Chemical, biological and hydrological controls on the 14C content of cold seep carbonate crusts: numerical modeling and implications for convection at cold seeps.

Aloisi, Giovanni, Wallmann, Klaus , Haese, R. and Saliège, J. F. (2004) Chemical, biological and hydrological controls on the 14C content of cold seep carbonate crusts: numerical modeling and implications for convection at cold seeps. Chemical Geology, 213 . pp. 359-383. DOI 10.1016/j.chemgeo.2004.07.008.

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Abstract

Understanding the hydrology of cold seep environments is crucial to perform accurate estimates of fluid and chemical fluxes at sedimentary wedges. Shallow convection processes may affect fluid flux estimates and could favor the destabilization of gas hydrate accumulations, increasing the sediment-ocean methane flux. Evidence for the occurrence of convection at cold seeps, however, is still limited. We use the concentration of 14C (D14C) in carbonate crusts formed at cold seeps of the eastern Mediterranean Sea as a tracer for convective recirculation of seawater-derived fluids. A numerical model is applied to investigate the controls on 14C incorporation in cold seep carbonates. Our simulations show that increased amounts of CH4 in the expelled fluids result in elevated crust D14C, while high Ca2+ and HCO3− concentrations produce the opposite effect. Convection is the only transport process that can significantly increase crust D14C. Advection, bioirrigation, eddy diffusion and bioturbation instead, have little effect on, or produce a decrease of, crust D14C. In addition, the presence of old or modern carbon (MC) in host sediments prior to cementation and the 14C-decay associated to the time needed to form the crust contribute in defining the D14C of carbonate crusts. We then use the model to reproduce the 14C content of the eastern Mediterranean Sea crusts to constrain the chemical and hydrological conditions that led to their formation. Some crusts contain relatively low amounts of 14C (−945.0<D14C ‰<−930.2) which, assuming no ageing after crust formation, can be reproduced without considering convection. Other crusts from two sites (the Amsterdam and Napoli mud volcanoes), instead, have a very high 14C-content (−899.0<D14C ‰<−838.4) which can only be reproduced by the model if convection mixes deep fluids with seawater. Order-of-magnitude calculations using the Rayleigh criterion for convection suggest that the slow seepage (about 10 cm year−1) of low salinity (20‰) fluids at the Amsterdam sites could trigger haline convection there. On the Napoli mud volcano, where high-density brines are expelled, density-driven convection cannot take place and other processes, possibly involving the rapid movement of free gas in the sediment, could be important.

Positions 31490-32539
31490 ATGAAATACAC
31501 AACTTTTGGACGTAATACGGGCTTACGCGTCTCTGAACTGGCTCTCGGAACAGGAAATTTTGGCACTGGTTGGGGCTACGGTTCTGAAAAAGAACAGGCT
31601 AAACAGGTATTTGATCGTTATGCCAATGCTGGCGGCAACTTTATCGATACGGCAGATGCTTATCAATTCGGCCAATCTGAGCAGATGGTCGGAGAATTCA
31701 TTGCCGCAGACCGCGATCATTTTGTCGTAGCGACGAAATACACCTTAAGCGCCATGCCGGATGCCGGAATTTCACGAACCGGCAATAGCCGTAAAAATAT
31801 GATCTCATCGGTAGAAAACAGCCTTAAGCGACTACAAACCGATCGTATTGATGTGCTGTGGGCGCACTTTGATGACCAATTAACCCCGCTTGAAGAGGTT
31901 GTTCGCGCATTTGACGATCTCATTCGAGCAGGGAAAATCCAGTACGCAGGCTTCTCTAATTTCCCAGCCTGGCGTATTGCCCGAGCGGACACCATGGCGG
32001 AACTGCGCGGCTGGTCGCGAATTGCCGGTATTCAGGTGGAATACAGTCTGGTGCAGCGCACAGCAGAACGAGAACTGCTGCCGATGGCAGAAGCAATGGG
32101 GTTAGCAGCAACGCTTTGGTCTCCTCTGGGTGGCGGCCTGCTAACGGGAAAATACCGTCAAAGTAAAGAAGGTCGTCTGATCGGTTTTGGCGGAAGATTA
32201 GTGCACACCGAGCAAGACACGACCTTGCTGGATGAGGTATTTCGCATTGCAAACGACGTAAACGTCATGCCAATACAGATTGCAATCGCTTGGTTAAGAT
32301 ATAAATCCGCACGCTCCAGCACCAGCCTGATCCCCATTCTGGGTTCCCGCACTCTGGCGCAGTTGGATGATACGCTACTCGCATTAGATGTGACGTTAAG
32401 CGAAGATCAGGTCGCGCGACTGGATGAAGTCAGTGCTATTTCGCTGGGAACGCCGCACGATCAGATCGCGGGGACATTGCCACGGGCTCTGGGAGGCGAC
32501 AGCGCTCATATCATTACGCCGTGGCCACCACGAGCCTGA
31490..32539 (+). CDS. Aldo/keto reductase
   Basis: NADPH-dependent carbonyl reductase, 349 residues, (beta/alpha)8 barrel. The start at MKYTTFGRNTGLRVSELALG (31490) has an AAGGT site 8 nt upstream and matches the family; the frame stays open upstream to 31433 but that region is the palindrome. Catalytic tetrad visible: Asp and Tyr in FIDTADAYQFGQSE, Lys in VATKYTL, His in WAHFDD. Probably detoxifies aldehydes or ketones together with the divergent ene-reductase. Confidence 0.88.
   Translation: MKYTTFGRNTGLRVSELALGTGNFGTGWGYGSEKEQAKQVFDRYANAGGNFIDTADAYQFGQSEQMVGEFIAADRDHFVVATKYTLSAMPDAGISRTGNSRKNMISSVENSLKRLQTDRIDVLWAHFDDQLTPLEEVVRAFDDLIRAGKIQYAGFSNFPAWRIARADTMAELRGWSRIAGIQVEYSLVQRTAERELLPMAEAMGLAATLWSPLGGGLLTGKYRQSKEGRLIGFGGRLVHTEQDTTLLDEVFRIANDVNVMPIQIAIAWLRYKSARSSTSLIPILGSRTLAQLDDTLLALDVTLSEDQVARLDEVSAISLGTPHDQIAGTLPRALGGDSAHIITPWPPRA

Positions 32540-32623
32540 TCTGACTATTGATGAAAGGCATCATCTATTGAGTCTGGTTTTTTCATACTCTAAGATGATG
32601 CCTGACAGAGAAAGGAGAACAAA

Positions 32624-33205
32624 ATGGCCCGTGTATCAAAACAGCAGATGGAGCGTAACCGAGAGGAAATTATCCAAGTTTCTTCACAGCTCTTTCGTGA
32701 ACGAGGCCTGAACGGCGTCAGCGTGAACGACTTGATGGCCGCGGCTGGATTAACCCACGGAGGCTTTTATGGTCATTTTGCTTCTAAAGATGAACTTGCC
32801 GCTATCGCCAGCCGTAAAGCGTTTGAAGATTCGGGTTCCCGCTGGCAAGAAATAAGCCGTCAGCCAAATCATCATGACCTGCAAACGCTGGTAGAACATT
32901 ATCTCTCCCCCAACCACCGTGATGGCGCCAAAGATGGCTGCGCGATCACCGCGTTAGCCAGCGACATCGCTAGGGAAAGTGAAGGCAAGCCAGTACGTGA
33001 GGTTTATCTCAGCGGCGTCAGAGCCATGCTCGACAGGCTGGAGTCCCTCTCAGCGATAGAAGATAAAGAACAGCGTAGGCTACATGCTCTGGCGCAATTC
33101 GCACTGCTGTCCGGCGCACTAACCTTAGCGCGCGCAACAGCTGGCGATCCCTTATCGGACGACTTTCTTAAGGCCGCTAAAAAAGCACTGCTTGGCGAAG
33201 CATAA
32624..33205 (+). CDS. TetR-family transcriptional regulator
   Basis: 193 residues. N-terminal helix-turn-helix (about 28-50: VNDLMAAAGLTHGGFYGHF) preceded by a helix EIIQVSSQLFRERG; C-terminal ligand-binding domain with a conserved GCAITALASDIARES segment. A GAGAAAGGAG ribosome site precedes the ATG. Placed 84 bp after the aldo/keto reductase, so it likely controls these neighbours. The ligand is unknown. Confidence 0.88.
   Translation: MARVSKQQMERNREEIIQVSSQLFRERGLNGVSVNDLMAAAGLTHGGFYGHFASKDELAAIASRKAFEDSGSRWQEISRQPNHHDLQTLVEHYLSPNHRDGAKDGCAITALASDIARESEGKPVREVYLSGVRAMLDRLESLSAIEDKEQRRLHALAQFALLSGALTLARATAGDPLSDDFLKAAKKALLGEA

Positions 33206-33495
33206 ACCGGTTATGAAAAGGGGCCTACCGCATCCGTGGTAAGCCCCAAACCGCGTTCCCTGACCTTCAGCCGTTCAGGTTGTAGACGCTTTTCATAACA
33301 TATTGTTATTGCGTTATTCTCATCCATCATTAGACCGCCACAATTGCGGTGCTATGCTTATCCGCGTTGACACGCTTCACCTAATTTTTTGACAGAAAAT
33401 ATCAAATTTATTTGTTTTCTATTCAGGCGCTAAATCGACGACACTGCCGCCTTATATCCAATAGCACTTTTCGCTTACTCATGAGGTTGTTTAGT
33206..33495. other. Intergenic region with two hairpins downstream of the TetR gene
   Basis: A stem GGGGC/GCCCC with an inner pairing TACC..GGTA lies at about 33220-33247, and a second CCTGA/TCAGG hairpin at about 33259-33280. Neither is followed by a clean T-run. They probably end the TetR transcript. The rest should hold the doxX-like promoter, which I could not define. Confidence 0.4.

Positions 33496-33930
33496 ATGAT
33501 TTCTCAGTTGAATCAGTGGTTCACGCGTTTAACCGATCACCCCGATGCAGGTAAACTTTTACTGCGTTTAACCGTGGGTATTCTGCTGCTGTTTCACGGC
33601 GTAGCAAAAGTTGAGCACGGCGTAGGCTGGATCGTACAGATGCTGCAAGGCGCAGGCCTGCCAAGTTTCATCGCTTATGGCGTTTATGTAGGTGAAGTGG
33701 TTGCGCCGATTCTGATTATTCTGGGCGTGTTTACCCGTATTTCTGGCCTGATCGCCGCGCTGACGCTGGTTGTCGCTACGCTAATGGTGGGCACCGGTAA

Document Type: Article
Keywords: Cold seeps; Carbonate diagenesis; Carbon-14; Convection
Research affiliation: OceanRep > GEOMAR > FB2 Marine Biogeochemistry > FB2-MG Marine Geosystems
Refereed: Yes
Open Access Journal?: No
DOI etc.: 10.1016/j.chemgeo.2004.07.008
ISSN: 0009-2541
Date Deposited: 03 Dec 2008 16:50
Last Modified: 06 Dec 2017 13:14
URI: http://oceanrep.geomar.de/id/eprint/3933

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